Denitrifying bioreactors come in many shapes and sizes, but in their simplest form, they're trenches filled with wood chips. Water from fields or aquaculture facilities flows through the trench, where bacteria living in wood chip crevices turn nitrate into a harmless gas that escapes into the air.

After gathering all the data, the message is bioreactors work.

, "Effectiveness of denitrifying bioreactors on water pollutant reduction from agricultural areas," is published in Transactions of the ASABE [DOI: 10.13031/trans.14011].

Comment by Dr. Krishna Kumari Challa 23 hours ago

Ants shrink their brains for motherhood — but can enlarge them when egg-laying ends

Brain volume plummets in ‘gamergate’ ants that gain the ability to reproduce, but rises again with a fall in fertility.

Ants might be small, but they have superhuman abilities, such as lifting objects that are many times their body weight. Now, researchers have found that some ants can even shrink and regrow their brains.

When their queen dies, the female workers in a colony of Indian jumping ants (Harpegnathos saltator) engage in weeks-long battles to establish new leadership. The winners, called gamergates, start to reproduce. Their ovaries become more active — but their brains shrink by about 20%, according to new  research.

To determine whether some of these changes are reversible, the scientists suppressed fertility in H. saltator gamergates. In response, most gamergates began hunting for food, a behaviour typical of worker ants devoted to foraging, and their brains expanded to reach a size roughly equal to that of foragers’ brains. Because foraging requires advanced cognitive abilities, brain re-expansion could help workers to return to forager status after they lose the battle over reproduction.

This is the first time that reversible changes in brain size on this scale have been observed in an insect, the researchers say.

Comment by Dr. Krishna Kumari Challa yesterday

Starving tuberculosis of sugars may be a new way to fight it

Tuberculosis is a devastating disease that claims over 1.5 million lives each year. The increase in TB cases that are resistant to the current antibiotics means that novel drugs to kill Mycobacterium tuberculosis (Mtb) are urgently needed. Researchers now have successfully discovered how Mycobacterium tuberculosis uses an essential sugar called trehalose, which provides a platform to design new and improved TB drugs and diagnostic agents.


Tuberculosis (TB), caused by the bacterial pathogen Mycobacterium tuberculosis (Mtb) is the leading cause of death from a single infectious agent world-wide claiming over 1.5 million lives each year.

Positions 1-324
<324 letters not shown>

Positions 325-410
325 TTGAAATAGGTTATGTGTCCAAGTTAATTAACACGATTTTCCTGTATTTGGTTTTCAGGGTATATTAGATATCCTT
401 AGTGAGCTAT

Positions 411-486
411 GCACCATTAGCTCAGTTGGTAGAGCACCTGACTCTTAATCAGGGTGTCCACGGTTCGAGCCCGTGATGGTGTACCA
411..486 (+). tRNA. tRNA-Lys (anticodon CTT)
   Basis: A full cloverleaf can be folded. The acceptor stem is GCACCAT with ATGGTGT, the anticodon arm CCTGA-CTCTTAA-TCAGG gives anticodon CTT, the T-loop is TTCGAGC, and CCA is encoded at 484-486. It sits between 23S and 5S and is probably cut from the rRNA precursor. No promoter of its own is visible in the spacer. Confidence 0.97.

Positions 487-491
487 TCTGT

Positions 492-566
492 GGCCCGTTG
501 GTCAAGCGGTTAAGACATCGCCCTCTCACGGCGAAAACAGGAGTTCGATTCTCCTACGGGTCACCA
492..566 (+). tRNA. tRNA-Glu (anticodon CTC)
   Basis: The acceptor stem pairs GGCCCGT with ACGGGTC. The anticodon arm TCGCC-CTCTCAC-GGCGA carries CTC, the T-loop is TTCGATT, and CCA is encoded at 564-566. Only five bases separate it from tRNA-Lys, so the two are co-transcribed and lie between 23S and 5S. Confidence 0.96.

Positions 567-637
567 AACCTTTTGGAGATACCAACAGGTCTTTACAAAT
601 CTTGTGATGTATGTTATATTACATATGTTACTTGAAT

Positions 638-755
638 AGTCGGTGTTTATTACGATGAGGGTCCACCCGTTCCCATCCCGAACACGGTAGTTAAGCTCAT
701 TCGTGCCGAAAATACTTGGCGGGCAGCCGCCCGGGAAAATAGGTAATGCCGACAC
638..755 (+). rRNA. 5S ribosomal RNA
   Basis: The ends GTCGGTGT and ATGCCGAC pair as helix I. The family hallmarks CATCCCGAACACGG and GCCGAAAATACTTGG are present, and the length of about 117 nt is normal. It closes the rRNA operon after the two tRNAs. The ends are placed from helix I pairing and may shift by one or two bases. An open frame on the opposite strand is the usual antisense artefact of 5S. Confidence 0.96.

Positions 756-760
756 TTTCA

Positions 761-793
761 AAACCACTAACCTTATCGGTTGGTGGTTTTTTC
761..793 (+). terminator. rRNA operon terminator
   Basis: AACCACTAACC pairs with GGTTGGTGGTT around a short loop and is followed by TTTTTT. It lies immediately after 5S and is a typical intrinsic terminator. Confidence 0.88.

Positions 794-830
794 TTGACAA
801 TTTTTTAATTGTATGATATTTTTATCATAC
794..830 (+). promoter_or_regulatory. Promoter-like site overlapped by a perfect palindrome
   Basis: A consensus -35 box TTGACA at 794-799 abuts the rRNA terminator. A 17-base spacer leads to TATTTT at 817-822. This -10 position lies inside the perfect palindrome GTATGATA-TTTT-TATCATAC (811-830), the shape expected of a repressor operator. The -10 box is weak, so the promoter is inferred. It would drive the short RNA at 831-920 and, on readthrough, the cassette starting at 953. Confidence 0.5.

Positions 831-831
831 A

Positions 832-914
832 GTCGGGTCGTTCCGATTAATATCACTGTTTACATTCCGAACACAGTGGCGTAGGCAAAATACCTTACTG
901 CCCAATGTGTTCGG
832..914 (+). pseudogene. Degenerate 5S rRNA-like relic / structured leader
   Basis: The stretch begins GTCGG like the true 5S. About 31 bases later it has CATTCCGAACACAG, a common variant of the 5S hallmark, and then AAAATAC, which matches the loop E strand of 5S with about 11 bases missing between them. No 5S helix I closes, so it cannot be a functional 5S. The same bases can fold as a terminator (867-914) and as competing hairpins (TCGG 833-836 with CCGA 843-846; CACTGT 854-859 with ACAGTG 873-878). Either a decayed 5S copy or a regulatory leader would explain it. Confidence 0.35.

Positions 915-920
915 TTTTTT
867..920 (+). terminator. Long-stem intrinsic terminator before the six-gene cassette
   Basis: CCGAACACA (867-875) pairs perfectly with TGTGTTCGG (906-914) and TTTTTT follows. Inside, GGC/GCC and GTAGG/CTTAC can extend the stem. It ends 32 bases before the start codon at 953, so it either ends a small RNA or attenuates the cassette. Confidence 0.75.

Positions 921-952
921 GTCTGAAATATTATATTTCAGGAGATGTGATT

Mycobacterium  (Mtb) is a very unique pathogen and is able to survive in the human body for decades. One way that Mtb survives is by 'eating' scarce energy sources for nutrition, whilst at the same time the human host attempts to limit the food that is available.


However, we need a better understanding of Mtb's intracellular diet because inhibiting the pathways that allow Mtb to access and use essential food sources could be good targets for the development of new anti-tubercular agents.

One source of energy that Mtb uses is a sugar that is found in its own cell wall, called trehalose. It appears that Mtb has evolved a unique strategy to recycle and reuse this sugar to ensure that it does not waste any potential energy sources, which are in short supply.

The , which is responsible for the uptake of trehalose, called LpqY, is essential for Mtb to establish infection. If the LpqY protein is deleted and no longer able to function then Mtb can no longer supply itself with trehalose and becomes less pathogenic.

In the paper, "Structural basis of trehalose recognition by the mycobacterial LpqY-SugABC transporter," published in the Journal of Biological Chemistry, researchers from the School of Life Sciences at the University of Warwick, have unraveled the  of how Mtb uses and transports trehalose, a process which is specific to Mtb and does not occur in humans.

The team used X-ray crystallography to determine the 3-dimensional structure of LpqY and analyzed how this important transport protein is able to bind and recognize trehalose. They then went on to use a number of experimental techniques which showed that LpqY is highly specific for trehalose, is also able to recognize sugars that are similar to trehalose with small modifications and map key recognition features.

 Christopher M. Furze et al. Structural basis of trehalose recognition by the mycobacterial LpqY-SugABC transporter, Journal of Biological Chemistry (2021). DOI: 10.1016/j.jbc.2021.100307

Comment by Dr. Krishna Kumari Challa on Thursday

Plastic Is Falling From the Sky. But Where’s It Coming From?

plastic rain is the new acid rainBut where is it all coming from?